Emma and Karah (Preiss) talk Belletrist which is a small part of an article that discusses online book clubs, see below along with a new photo of the two. Updated social media shares, which includes Belletrist‘s March book pick, The Arsonists’ City by Hala Alyan.
The actress Emma Roberts started the Instagram book club Belletrist with her close friend Karah Preiss in March 2017. “It’s one of my favorite ways to engage with my followers,” Ms. Roberts said. “Talking about books just adds so much more substance to your online interactions.”
Producing Belletrist is now Ms. Preiss’s full-time job, and the company has adaptations in development at Netflix, Hulu and HBO Max. At first, Ms. Preiss said, people didn’t understand Belletrist. “Everyone was like ,‘What’s an Instagram book club?’ Instagram is on your phone,” she said.
But the format has thrived in quarantine. “Finding community in digital spaces is really what Instagram is best suited for,” Ms. Preiss said, adding that she thinks online book talks will remain popular for people in suburban and rural areas. “Unless you live in a major city, you can’t go to a reading every night.”
Instagram data has shown “a significant spike” in #bookstagram and reading content during the pandemic, according to Eva Chen, the platform’s director of fashion partnerships, and it skyrockets during the first week of every month, when new titles are announced on feeds like Reese’s Book Club and Well-Read Black Girl.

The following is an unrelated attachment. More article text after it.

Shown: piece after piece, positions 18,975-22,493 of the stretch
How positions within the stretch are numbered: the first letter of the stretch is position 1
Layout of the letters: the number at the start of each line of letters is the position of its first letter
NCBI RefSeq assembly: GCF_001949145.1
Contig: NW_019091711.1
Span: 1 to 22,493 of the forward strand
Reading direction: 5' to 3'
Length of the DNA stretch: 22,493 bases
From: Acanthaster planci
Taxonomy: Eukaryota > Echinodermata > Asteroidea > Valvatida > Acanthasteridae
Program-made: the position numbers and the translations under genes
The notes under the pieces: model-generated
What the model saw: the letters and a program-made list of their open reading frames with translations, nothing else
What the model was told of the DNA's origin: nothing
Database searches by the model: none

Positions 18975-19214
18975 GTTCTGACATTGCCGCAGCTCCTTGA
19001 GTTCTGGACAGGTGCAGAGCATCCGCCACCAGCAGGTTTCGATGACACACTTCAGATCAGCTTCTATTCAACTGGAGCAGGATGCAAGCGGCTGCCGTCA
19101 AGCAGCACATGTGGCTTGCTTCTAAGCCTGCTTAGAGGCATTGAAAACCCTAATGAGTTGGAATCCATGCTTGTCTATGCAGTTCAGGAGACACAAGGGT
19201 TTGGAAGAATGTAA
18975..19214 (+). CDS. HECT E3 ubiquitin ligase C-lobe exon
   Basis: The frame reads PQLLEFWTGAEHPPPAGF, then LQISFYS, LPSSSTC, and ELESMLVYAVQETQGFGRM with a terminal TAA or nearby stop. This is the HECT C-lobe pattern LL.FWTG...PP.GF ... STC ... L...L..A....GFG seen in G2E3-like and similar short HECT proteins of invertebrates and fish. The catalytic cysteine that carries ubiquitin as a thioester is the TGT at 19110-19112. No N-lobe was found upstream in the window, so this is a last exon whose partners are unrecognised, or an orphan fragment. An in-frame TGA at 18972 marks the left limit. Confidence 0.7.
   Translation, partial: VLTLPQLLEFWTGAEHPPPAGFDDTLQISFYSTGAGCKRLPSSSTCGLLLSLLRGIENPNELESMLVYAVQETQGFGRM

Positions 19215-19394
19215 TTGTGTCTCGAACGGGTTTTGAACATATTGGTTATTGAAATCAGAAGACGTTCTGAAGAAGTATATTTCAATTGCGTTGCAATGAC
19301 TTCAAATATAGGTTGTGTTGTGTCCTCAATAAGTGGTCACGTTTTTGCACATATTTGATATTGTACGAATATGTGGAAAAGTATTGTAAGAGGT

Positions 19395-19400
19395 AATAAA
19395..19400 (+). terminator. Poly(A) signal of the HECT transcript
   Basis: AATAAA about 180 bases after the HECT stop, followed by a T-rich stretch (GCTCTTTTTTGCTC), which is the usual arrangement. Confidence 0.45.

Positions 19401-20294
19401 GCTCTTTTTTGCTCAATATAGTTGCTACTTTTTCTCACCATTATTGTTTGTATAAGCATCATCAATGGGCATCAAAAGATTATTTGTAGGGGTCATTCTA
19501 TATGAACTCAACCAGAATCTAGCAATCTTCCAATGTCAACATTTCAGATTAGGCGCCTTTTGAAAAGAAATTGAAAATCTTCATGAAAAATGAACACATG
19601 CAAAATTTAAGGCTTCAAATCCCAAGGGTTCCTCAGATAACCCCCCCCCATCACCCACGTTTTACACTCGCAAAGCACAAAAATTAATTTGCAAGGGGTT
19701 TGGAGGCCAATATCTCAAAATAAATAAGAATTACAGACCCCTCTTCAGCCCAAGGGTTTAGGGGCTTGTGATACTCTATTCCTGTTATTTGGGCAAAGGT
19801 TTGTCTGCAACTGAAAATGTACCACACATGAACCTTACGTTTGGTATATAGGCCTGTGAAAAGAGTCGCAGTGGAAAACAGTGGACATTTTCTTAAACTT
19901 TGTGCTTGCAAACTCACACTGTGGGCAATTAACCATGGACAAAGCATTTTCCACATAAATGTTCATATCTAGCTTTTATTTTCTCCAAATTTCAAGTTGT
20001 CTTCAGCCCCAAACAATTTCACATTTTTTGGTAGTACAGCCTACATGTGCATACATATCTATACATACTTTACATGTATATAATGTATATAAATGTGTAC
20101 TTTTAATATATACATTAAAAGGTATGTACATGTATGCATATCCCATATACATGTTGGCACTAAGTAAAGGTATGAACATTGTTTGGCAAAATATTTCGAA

Before the pandemic, influencers might have documented their escapes to luxury hotels or tropical getaways. Now many are posting escapist or socially progressive literature to engage with their fans.
“Especially in the last few years, people are using Instagram in a much more well-rounded way to show all the different aspects of their lives,” said Ms. Chen, herself an author who routinely shares snaps of young adult titles. “I stare at a screen for 12 hours a day as part of my job,” she said. “I cannot go to bed without reading or touching a physical print book.”
According to Ms. Preiss, that was part of the intention behind Belletrist: “We always kind of wanted to make reading and literary life feel as sexy and aspirational as fashion and beauty.”